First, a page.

3/19/2013 9:42:28 AM
Times Union: Region thrives amid high-tech revolution
There is a quiet revolution gathering velocity in the Capital Region, although no government has been overthrown, no throngs of citizens have protested in public squares and no shots have been fired.
It is being waged far from public view, in secure laboratories where researchers in white lab coats use syringes to squeeze droplets of cells in solution into test tubes in preparation for DNA extraction.
In many cases, it is a revolution not visible to the naked eye, conducted on a nanoscale.
Researchers have come from many countries, bringing intellectual brilliance as well as a fresh dynamism and a spectrum of cultural diversity to the region. Many are engaged in basic research to advance knowledge; others are working toward practical applications: new treatments for cancer and Parkinson's disease; more powerful and smaller computer laptops; new materials to improve the efficiency of power transmission lines; and a synthetic alternative to wringing pulp from pig intestines in Chinese slaughterhouses to produce the blood thinner heparin.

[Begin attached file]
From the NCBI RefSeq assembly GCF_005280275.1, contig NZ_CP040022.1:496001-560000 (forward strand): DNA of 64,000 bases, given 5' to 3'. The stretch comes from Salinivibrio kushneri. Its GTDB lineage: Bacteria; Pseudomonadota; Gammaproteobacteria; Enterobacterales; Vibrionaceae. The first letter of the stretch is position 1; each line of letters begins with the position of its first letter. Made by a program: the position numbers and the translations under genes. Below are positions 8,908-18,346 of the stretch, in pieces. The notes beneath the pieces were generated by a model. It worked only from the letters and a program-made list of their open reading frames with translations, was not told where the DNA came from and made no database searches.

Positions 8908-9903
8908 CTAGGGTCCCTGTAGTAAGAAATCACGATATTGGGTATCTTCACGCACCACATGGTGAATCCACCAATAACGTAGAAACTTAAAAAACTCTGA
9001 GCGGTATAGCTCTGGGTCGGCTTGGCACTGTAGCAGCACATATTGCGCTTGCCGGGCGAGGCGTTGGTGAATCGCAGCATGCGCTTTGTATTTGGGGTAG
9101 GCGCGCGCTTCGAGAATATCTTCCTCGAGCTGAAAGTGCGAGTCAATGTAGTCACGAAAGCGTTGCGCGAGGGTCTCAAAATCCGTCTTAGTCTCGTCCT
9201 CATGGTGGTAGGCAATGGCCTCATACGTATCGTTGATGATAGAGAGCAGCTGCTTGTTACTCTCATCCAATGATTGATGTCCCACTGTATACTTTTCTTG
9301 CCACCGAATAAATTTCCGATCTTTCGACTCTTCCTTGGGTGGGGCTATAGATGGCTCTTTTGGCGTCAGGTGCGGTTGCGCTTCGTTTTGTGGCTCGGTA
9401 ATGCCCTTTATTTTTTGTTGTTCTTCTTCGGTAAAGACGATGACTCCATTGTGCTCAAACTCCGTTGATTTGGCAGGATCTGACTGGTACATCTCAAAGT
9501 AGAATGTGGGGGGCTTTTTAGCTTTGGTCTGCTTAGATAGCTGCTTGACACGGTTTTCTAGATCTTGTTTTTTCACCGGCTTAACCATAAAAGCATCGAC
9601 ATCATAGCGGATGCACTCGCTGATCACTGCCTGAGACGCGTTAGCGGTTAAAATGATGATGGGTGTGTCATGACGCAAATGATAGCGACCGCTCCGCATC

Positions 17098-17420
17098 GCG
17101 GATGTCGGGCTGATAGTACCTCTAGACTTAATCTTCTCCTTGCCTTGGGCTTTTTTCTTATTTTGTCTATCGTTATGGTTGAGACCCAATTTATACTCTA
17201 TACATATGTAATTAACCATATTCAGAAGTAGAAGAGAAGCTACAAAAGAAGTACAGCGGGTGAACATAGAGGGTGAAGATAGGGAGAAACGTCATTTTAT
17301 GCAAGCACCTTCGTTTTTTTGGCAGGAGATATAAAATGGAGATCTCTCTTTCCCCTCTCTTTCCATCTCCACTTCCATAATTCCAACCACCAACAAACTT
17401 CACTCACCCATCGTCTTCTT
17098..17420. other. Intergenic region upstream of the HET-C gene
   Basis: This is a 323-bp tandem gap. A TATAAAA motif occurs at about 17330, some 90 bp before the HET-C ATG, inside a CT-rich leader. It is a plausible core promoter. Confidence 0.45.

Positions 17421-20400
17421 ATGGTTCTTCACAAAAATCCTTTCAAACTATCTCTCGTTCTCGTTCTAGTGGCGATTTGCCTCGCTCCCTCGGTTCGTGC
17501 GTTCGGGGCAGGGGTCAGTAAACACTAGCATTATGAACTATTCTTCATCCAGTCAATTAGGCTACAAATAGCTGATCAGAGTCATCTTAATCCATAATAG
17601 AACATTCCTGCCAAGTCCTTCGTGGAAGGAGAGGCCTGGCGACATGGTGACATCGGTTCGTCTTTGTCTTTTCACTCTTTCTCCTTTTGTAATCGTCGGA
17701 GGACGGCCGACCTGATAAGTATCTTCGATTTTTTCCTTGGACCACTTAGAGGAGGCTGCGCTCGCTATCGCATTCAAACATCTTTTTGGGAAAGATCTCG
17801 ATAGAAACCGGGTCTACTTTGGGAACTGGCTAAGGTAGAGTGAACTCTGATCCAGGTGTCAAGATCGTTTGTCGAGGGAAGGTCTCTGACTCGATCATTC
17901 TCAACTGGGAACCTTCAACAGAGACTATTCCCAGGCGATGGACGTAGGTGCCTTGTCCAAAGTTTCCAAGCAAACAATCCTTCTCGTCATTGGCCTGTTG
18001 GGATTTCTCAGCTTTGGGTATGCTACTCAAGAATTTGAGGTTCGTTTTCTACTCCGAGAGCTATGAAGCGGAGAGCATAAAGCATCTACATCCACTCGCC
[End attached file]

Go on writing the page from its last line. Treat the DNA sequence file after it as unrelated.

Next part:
It is a revolution taking place behind the sleek and shiny white facade of the $14 billion University at Albany's College of Nanoscale Science and Engineering, or CNSE; amid the sprawling complex of modernistic buildings at the $7 billion GlobalFoundries chip fab in Malta; and deep in labyrinthine, multimillion-dollar laboratory arrays at the GE Global Research facility in Niskayuna and on the campus of Rensselaer Polytechnic Institute in Troy.
This high-tech transformation, years in the ripening, represents a sixth age in the ongoing reinvention of the region's economy. It began in the Dutch Colonial era of beaver trading at Fort Orange. It was carried through the westward expansion of trade with the opening of the Erie Canal in 1825. It moved beyond the region's ascendancy in the Industrial Age with its iron manufacturing and New York Central Railroad operations. It was fueled by a postwar manufacturing boom when Schenectady was "the city that lights and hauls the world," with tens of thousands employed at the General Electric and American Locomotive plants. It was stabilized by the Rockefeller-era expansion of state government marked by construction of Empire State Plaza.
And now, the high-tech revolution is here. It is real, and it is accelerating.